Because of his lack of footspeed and less than great skills in close, Lopez, at his best, inflicts the most damage to his opponents at mid-range.
What makes Lopez so captivating to watch is his vulnerability, which is direct a result of his defensive neglect and seemingly poor chin. Lopez' entire emphasis is on attack, so much so, that he has been hurt in fights [ Mtagwa and Concepcion ] when he really shouldn't have been. As with a lot of southpaws, Lopez has also looked vulnerable to the right hand. More worryingly, Salido seemed to find a home for it in their last fight.
Technically, there is nothing flashy about Lopez' movement, he will circle counter- clockwise from time to time, behind his jab. Before marching foward trying to land his power shots. Lopez is always pressing the attack. Despite Lopez preferring to be right in front of his man, he is not comfortable right in close. When he had Concepcion hurt in their fight, he took a step back, almost to regain his optimum distance at which he likes to get his punches off.
Salido, fighting out of an orthodox stance, is a more thinking man's fighter than Lopez. While he is not a pure boxer, there is a lot more strategy involved in his work. On the surface, Salido seems like the stereotypical Mexican fighter, walking foward behind a high guard, taking two to land one, looking to get inside and land his power shots. Looks can be misleading.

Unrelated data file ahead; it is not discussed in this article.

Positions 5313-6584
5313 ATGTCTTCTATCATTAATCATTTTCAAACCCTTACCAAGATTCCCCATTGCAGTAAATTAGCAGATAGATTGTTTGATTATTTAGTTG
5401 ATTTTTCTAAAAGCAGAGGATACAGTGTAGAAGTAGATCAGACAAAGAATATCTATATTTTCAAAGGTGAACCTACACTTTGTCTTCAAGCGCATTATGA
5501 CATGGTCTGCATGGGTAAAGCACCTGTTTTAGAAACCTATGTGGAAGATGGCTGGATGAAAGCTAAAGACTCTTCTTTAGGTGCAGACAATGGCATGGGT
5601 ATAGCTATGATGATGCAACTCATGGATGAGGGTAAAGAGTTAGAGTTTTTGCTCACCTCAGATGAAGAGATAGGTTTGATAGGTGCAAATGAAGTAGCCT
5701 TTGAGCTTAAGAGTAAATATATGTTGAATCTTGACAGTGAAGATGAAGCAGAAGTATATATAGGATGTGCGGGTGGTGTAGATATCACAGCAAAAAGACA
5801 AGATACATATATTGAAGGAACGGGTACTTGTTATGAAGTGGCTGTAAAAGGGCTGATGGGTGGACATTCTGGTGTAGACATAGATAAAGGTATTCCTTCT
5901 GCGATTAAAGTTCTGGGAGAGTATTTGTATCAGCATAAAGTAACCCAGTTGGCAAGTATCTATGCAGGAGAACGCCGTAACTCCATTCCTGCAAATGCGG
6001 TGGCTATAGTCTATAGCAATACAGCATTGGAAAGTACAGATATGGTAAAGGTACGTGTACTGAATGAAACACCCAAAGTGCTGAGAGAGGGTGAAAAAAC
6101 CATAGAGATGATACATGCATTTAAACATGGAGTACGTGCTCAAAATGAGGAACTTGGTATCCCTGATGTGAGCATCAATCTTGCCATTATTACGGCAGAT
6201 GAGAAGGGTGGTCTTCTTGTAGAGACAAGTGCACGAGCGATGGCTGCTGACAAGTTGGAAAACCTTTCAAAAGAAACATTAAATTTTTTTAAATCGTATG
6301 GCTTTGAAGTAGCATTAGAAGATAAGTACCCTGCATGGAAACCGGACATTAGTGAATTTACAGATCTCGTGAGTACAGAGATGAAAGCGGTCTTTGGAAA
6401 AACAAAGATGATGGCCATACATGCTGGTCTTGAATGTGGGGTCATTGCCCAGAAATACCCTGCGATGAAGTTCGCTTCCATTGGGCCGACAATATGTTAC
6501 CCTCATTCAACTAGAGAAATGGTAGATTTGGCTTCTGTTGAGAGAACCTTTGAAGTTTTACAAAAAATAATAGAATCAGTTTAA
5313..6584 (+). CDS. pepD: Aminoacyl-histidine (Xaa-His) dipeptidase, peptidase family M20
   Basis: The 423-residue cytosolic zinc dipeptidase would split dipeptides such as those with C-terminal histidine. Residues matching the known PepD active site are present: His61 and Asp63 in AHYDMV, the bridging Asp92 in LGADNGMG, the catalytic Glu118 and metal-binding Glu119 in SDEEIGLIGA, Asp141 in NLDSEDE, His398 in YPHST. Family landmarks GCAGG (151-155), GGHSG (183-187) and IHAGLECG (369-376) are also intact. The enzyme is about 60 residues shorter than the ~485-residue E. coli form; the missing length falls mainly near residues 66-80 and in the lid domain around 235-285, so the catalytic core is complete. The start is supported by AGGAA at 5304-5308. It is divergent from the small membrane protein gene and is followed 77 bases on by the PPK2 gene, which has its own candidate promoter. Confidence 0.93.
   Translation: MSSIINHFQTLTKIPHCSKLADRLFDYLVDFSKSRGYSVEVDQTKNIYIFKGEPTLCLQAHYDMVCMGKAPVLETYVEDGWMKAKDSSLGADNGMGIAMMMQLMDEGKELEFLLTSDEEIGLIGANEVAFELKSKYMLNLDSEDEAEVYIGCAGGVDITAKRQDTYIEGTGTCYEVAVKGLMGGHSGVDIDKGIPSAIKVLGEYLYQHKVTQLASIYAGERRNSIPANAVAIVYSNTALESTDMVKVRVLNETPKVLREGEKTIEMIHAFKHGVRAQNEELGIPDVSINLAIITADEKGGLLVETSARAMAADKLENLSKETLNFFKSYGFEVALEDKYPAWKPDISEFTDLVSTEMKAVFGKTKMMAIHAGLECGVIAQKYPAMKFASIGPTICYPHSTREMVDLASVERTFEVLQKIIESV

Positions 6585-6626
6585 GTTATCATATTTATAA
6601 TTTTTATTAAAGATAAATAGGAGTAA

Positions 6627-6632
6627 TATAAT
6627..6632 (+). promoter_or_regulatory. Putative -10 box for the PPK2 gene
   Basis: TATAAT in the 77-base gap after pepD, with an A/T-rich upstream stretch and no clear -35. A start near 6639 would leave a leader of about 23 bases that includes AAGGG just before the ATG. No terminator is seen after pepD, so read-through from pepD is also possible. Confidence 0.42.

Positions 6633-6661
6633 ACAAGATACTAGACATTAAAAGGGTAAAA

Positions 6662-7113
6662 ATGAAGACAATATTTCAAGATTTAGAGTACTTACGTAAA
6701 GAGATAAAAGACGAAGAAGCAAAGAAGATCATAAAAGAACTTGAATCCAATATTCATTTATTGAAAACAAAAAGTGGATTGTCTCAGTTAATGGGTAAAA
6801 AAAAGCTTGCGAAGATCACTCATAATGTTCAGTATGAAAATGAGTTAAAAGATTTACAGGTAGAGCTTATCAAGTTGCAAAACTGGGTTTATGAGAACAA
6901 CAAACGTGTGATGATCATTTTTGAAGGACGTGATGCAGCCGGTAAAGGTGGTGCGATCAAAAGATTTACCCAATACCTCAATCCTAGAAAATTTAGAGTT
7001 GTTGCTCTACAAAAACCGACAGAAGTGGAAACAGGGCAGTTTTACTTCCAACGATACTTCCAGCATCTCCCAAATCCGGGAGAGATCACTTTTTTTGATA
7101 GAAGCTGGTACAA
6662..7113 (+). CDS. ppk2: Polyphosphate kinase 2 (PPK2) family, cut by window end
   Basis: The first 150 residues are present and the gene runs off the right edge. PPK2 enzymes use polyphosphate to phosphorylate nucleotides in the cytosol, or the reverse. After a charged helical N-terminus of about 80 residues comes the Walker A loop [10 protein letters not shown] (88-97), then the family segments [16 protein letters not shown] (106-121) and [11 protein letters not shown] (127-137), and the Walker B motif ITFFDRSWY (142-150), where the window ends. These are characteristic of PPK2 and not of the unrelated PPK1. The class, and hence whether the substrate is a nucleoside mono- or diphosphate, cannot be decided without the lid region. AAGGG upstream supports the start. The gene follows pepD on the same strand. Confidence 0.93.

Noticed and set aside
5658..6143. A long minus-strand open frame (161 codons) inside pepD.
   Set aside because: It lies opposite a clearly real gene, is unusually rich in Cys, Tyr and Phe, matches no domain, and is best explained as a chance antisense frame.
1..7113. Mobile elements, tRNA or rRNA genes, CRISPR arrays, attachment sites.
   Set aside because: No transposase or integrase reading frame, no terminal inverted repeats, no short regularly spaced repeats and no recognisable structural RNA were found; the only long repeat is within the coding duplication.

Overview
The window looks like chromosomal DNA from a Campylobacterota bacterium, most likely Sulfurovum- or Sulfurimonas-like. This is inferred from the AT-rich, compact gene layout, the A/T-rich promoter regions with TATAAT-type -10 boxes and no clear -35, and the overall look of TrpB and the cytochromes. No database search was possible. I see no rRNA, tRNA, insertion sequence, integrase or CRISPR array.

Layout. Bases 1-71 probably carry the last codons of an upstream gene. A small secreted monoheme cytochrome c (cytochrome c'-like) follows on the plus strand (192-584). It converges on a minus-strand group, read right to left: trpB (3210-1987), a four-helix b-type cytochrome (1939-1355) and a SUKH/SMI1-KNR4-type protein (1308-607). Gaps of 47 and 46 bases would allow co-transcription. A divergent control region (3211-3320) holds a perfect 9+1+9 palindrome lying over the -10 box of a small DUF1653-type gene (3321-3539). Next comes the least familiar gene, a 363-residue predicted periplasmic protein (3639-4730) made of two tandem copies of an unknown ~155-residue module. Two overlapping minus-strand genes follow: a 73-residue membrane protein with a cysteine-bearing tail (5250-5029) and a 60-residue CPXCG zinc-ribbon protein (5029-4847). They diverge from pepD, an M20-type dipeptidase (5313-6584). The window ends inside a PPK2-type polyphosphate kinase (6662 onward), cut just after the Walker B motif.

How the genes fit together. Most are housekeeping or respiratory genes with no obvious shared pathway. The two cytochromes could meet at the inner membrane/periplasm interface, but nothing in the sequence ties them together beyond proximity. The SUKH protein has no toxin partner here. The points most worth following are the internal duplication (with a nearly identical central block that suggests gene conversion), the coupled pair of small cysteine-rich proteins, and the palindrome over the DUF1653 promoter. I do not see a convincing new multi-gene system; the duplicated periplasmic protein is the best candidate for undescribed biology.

Yes, Salido likes to come foward, yes, he is aggressive, but there are lot of subtleties that can sometimes go unnoticed. Salido is superb at creating punching angles. He achieves this by slipping punches on the inside, and coming back with a counter. Salido also likes to throw punches, away from the target, with the intention of countering straight back, because of his new found angle. While Salido is not a particularly hard puncher, he is an accurate puncher. Because of his limited handspeed, he has been forced to work a lot more on the timing of his punches, something Yuriorkis Gamboa found out during their bout. His overhand right that he likes to throw in close or at mid-range, is by far his most productive punch.
Salido, as proven in the past, is more than capable of fighting bell to bell. His stamina, for a fighter of 31, in a smaller weight class, is tremendous.
Perhaps the most effective part of Salido's arsenal is his comfort level in close. Granted, he is no Pernell Whitaker, but Salido is not that easy to hit clean. His clarity and experience on the inside enable him to see most of the action amid heavy fire.
Like their first fight, Salido will again be the underdog. Lopez will be looking to prove the result of their last fight was nothing more than a minor set-back, whilst pursuing bigger and better things. Of course Lopez is capable of winning the fight. His heavy handedness is a “get out of jail free card” if ever there was one. Let's also remind ourselves that like last time, the fight is in Lopez' native Puerto rico. At the time of the stoppage, the judges had the fight even going into the ninth round, despite the fact many thought Salido was in control and winning the fight.